Professor condemns Credo project

By Barbara Franz

Credo has defended upon Rider. Numerous students have been interviewed and many faculty have received invitations to attend Credo focus groups and other such events. Credo is a consulting group that was hired by the administration in order to help with the economic problems caused by six years of administrative mismanagement. Credo promises to “right-size” colleges. President Dell’Omo was so enamored with this Orwellian catchphrase that he used the term “right-sizing” in his Convocation speech in September. Regular folks call it downsizing.

Rider’s chapter of American Association of University Professors (AAUP) survey of Credo’s work (see AAUP’s website) found a very alarming pattern of deep cuts in programs and departments at Credo client universities. This ought to greatly disturb Rider students and faculty. Post-consulting, the vast majority of universities we looked at engaged in radical slashing of departments, and many made enormous reductions to core programs, plus laid off (tenured) faculty. Even the universities that ranked prominently in Credo’s promotional material engaged in deep cuts and closures of entire programs, such as political science, foreign languages, classics, performing arts, visual art and history, physics and athletic programs. Credo promises to focus on student experience, but its work has a dramatically negative impact on students.

Rider students should think about the greater impact these kinds of cuts could have on their personal lives and careers (assuming their programs are not eliminated before they graduate). If Rider follows Credo’s lead and eliminates core programs, we will move away from being a comprehensive university, and become solely focused on pre-professional programs and expensive certificate programs. Many Credo client-institutions have done this. This will weaken the quality of all our students’ education, hurt Rider’s reputation and diminish the value of your degrees.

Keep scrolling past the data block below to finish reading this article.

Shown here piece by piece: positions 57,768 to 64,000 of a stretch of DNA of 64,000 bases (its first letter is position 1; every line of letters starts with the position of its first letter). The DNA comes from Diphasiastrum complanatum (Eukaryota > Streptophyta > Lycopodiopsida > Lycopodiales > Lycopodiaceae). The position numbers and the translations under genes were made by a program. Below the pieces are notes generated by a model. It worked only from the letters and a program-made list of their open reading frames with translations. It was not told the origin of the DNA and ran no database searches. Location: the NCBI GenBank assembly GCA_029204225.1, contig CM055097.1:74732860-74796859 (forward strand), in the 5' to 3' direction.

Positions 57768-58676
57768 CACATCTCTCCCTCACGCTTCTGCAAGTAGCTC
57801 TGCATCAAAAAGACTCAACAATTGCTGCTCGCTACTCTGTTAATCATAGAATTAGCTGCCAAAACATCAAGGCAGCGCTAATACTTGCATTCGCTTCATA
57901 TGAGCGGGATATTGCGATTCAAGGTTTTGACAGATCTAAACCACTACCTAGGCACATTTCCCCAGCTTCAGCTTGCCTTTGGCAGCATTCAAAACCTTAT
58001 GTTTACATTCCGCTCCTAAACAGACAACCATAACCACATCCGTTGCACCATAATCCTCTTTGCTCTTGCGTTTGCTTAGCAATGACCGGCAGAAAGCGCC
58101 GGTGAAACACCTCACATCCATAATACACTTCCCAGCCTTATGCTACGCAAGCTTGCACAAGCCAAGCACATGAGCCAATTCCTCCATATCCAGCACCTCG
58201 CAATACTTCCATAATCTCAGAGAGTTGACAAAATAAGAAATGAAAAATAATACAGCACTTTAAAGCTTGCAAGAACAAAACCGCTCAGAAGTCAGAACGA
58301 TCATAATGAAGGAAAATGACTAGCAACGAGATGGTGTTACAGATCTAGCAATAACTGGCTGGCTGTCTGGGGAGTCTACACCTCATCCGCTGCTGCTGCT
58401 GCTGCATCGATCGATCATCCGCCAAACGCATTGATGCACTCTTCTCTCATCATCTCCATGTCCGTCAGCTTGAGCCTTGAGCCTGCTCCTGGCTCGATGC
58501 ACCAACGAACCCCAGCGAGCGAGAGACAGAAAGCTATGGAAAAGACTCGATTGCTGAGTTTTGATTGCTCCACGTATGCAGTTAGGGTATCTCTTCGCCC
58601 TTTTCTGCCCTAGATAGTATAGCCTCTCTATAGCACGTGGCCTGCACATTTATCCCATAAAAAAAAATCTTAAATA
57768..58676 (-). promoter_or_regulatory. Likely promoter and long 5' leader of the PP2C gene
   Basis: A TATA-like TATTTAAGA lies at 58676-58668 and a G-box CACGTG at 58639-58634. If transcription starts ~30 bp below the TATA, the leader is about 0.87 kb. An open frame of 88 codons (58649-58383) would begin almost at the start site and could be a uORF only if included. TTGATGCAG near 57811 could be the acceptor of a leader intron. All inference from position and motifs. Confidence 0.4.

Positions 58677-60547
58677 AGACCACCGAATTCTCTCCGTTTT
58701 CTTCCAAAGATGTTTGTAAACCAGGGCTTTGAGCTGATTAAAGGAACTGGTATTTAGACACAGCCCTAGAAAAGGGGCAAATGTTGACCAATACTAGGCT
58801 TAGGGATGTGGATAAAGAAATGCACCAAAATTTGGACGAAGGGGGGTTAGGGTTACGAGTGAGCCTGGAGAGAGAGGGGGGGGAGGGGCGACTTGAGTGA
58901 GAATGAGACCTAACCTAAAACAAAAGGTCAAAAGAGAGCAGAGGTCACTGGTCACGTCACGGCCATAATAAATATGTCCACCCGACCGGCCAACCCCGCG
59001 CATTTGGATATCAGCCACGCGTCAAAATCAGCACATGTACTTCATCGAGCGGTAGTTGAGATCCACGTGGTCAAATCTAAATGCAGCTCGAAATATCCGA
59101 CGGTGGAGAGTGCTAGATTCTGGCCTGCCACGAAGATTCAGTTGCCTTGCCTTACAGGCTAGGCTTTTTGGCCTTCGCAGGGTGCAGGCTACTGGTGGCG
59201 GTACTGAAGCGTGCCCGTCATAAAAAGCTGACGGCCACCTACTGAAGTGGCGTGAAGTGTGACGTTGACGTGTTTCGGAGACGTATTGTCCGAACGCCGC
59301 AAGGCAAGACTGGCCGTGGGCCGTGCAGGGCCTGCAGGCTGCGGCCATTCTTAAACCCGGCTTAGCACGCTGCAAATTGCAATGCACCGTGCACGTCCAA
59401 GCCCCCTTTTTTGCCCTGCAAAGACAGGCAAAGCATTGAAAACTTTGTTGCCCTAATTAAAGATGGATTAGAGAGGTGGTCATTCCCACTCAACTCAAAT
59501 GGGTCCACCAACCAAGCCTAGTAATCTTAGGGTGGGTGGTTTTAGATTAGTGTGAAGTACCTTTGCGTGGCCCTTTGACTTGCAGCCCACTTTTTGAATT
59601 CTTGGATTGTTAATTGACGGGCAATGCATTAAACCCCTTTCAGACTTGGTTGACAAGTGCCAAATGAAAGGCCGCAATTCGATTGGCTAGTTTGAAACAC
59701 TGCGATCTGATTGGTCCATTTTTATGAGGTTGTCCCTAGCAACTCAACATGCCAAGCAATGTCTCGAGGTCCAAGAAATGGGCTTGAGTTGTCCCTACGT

Cooperation with Credo provides cover for Rider’s administration.

Therefore, Rider’s AAUP strongly discourages you from cooperating with this effort by refusing to participate.

Our research shows that anything you say to Credo that reinforces their goals will be seized upon; anything that suggests a different path will simply be ignored.

I’ve read the books that Credo’s founders published. They are full of imprecise jargon and trendy corporate branding language, but Credo’s argument is very clear. They promote autocratic leadership with little to no
true concern for student learning and growth. Credo’s vision of the “new university” is a sandbox for the administration to learn their craft as they go, without the need for shared governance with the faculty and with no fear of the consequences when their actions are harmful to the university, its employees and its students.

We need fewer alliterative catchphrases and myopic corporate outcomes; instead, we need more commitment to the substance of higher learning and academia that transforms students’ lives. We don’t need consulting companies paid by administrators who have run out of ideas—or buildings to sell—and who are disproportionately rewarded for a poorly done job by an oblivious Board of Trustees.

We ask you to abstain from speaking with Credo consultants and aiding in the demise of our university.

Barbara Franz, Professor of political science and President of Rider’s Chapter of the American Association of University Professors

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